The brochure notes that the project is only seven minutes north of O'Hare, and "from there, you can get to New York City in 2 1/2 hours, San Francisco in 4 1/2 hours, London in 5 1/2 hours, Tokyo in 13 hours, Beijing in 17 1/2 hours, Hamburg in 7 hours, Paris in 6 1/2 hours...."

Each of Alter's brochures follows a strict design format, with changes in the copy and the pictures for each project. The result is that each brochure is unique, but is similar to all the others.

"We chose that approach because these project folders fit into an even larger corporate folder. My approach to promoting an office or industrial park is that I'm really promoting The Alter Group," says Block.

Anadarko Tower

Anadarko Tower, a 450,000-square-foot office building, is the first major commercial building to break ground in Houston since 1984. Its anchor, Anadarko Petroleum Corporation, will initially occupy 250,000 square feet, leaving 200,000 square feet to spec tenants.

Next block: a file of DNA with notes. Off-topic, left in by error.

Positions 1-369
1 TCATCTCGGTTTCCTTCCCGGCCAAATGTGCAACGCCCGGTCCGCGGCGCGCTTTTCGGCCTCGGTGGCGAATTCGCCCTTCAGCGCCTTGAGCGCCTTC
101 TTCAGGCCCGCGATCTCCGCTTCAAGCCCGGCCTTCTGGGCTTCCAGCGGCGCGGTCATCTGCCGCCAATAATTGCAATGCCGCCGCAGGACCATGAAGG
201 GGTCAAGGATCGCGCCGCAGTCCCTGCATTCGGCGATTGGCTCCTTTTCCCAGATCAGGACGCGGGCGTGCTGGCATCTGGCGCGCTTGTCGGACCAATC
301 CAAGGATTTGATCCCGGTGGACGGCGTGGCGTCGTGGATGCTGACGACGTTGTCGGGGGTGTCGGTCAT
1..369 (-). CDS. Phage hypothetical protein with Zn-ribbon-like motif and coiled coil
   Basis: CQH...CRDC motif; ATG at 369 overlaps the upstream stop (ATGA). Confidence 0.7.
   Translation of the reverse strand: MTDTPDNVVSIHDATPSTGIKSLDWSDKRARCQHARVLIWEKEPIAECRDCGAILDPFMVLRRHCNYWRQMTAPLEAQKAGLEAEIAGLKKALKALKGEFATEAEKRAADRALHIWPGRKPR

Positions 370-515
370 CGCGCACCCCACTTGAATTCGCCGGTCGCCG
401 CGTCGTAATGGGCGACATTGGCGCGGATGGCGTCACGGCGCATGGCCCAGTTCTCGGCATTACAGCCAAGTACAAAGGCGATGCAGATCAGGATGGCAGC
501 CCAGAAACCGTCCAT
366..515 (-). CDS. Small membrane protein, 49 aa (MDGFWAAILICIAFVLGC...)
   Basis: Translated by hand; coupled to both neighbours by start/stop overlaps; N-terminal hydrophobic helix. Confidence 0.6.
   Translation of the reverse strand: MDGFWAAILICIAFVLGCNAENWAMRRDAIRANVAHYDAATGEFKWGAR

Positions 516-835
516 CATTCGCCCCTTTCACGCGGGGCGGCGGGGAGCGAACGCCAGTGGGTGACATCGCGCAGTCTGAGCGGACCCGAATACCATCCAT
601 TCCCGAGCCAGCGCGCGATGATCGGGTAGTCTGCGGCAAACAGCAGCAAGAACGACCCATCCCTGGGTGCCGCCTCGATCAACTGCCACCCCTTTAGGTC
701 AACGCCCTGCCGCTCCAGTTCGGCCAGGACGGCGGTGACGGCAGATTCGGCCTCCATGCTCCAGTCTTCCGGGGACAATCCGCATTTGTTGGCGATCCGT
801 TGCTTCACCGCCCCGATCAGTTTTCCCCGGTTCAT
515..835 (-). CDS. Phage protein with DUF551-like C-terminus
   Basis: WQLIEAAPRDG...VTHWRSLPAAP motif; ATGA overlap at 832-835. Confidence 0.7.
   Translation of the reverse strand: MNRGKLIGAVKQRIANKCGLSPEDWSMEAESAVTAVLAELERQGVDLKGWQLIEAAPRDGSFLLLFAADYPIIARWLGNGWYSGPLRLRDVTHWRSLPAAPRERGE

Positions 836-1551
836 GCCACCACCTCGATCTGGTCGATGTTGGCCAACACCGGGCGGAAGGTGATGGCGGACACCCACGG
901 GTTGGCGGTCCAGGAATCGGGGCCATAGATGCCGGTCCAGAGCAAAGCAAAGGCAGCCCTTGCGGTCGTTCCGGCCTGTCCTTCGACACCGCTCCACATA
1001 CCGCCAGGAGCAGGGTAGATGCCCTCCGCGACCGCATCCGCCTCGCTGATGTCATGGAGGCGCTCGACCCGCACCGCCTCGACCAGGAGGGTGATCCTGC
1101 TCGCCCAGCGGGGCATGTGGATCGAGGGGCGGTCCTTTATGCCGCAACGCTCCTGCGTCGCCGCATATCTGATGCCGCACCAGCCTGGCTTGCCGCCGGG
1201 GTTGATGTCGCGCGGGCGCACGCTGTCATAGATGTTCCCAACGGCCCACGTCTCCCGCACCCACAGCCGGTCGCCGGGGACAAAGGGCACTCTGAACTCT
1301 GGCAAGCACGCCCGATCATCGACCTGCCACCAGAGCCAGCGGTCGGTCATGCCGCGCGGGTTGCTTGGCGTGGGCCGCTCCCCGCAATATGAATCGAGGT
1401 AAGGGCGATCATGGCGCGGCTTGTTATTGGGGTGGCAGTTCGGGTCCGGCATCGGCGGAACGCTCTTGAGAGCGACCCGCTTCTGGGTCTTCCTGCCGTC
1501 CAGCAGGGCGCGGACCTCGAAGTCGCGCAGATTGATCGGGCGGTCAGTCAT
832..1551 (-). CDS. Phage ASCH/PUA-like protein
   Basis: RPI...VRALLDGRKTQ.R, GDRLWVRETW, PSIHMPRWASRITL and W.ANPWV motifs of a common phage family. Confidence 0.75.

Now under construction and set for completion next July, the 19-story building is part of The Plaza at Greenspoint. The 2,000-acre mixed-use complex near Houston Intercontinental Airport is being developed by Friendswood Development Company, the real estate subsidiary of Exxon Corporation.

Friendswood is seeking a "mini-anchor" to lease 60,000 to 70,000 square feet, as well as numerous firms needing 10,000 to 15,000 square feet. This strategy will allow Friendswood to readily accommodate Anadarko as it expands. (The oil company is expected to occupy the entire building eventually.)